Posted by se71 at 10:25 AM | Comments (0) | TrackBack

June 14, 2005

100th Window - Massive Attack

Massive Attack made a few classic albums, then one day they went in the studio with a very talented bunch of people and came out with a well produced yawn. Sinean O'Connor couldn't even save them. I think the main problem is that a track usually just starts with a small sequence, and just repeats it forever until someone finally got bored and turned off the computer. There is too little variety in tone and volume.

Good Tracks:

"Butterfly Caught" has a pretty good riff, though it is just repeated to death for 7 minutes.

"A Prayer For England" at least has a melody and some nice singing from Ms O'Connor.

Bad Tracks - The rest. All dull dull dull

Posted by se71 at 03:45 PM | Comments (0) | TrackBack

The Dreaming -Kate Bush

Another really rubbish album to avoid. It starts not too badly, with "Sat In your Lap" which was even a hit single.

Then it all goes a bit experimental, with Kate revealing a bad cockney accent on "There Goes a Tenner", some really nasty shouting stuff on "Houdini", aboriginal noises (and another terrible accent, this time Australian, I think) on the title track, and a complete lack of melody throughout really.

Kate never recovered her form after this disaster.

Posted by se71 at 03:13 PM | Comments (0) | TrackBack

Beaucoup Fish - Underworld

First in a series of album reviews to try and reduce the amount of dross I listen to. I have a pile of stuff, and sometimes forget whether I like something or not, so give it a whirl, only to realise that it's not actually very good at all. I really shouldn't put myself through this pain. I should delete the offending work off my MP3 archive. But I know I won't, so maybe if I make a conscious effort to weed out the chaff I'll put down mental paths that make me remember not to click that play button a again.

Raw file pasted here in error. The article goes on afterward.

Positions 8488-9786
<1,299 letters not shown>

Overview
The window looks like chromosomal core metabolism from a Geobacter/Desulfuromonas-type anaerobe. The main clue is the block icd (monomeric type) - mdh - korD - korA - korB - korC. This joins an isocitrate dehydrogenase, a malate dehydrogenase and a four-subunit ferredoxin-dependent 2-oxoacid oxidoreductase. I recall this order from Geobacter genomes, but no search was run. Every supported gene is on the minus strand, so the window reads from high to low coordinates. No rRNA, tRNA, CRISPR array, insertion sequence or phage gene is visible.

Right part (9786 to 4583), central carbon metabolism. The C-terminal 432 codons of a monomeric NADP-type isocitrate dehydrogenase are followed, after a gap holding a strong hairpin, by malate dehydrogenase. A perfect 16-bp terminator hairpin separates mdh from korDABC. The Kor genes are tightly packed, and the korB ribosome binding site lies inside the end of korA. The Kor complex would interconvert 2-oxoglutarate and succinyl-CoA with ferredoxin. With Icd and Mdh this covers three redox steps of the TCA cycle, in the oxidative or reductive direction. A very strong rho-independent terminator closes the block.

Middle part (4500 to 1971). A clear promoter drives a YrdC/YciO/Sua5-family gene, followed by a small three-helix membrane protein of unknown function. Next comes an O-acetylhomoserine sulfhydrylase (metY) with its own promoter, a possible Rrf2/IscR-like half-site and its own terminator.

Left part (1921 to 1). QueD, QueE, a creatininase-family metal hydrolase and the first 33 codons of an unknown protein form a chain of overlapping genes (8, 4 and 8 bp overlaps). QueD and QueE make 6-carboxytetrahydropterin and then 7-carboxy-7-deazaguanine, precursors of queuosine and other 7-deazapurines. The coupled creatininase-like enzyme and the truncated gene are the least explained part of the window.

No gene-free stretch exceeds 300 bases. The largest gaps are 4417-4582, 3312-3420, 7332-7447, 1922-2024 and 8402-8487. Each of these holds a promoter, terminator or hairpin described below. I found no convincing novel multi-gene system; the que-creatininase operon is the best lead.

This was an eagerly awaited album, and first impressions were good, but on repeated listening its has transpired that it's mostly a pile of whiney, repetitive rubbish, with a lead vocalist who has no clue how to sing, but a very large abiliy to drone on endlessly and annoyingly about nothing.

Good tracks - Cups (especially at 9 minutes point ) and some of Kittens.

Bad tracks - everything else, give them a miss.

Posted by se71 at 02:27 PM | Comments (0)

June 10, 2005

DeJunk revisited.

Following on from this, I'm making some progress. The completist in me likes to have everything. So if I like Pink Floyd, I have to have every album. If I like Stephen King, I must read every book. If I'm keeping stuff, I need to keep everything. So up until recently, I really did have just about nearly everything I'd ever bought. Exceptions were clothes that actually wore out, err, that's it I think.

But I've thrown out a big pile of corporate T-shirts, and a load of other clothes I'll never wear again. And I've boxed and will defintely discard a pile of old computer stuff. And I've given away a pile of books and videos I'll never read or watch. One good thing about being completist is that when you KNOW something cannot be complete, you can give up on it. So the more you get rid of, the easier it gets.

Posted by se71 at 01:36 PM | Comments (0) | TrackBack

Live 8

I'm glad to see it isn't just me who thinks this Live 8 concert is not all it's cracked up to be. Damon Albarn from Blur makes some good points here.

Every act on the bill will be getting increased exposure and sales for years. Make them pay a few million for the privilege. And aren't you just sick of Paul McCartney, Bono, Sting and the rest going on about how we should help Africa by giving them our money. Perhaps they should give away 99% of their money, they don't really need it, and try living from month to month on a basic salary. Just shut up and try making a good record, you haven't managed it for decades.

I think the idea of putting Arican acts on the bill is a bit stupid though - how many people can even name one (apart from any band made popular by a collaboration with a non-African artist - Youssou d'Nour only made a name for himself here when he teamed up with Neneh Cherry). Putting unknown bands on the bill is a bit counter-productive.

And I'm very uneasy about the whole making povery history thing too. I live in a rich country, and am priviliged in ways a lot of African people are not, but I just can't believe that their problems come from owing us money. It's a lot more about their culture, politics, and attitudes. Big media stars clicking their fingers at me just leaves me cold. Again, it doesn't do their publicity any harm, does it?

Posted by se71 at 11:21 AM | Comments (0) | TrackBack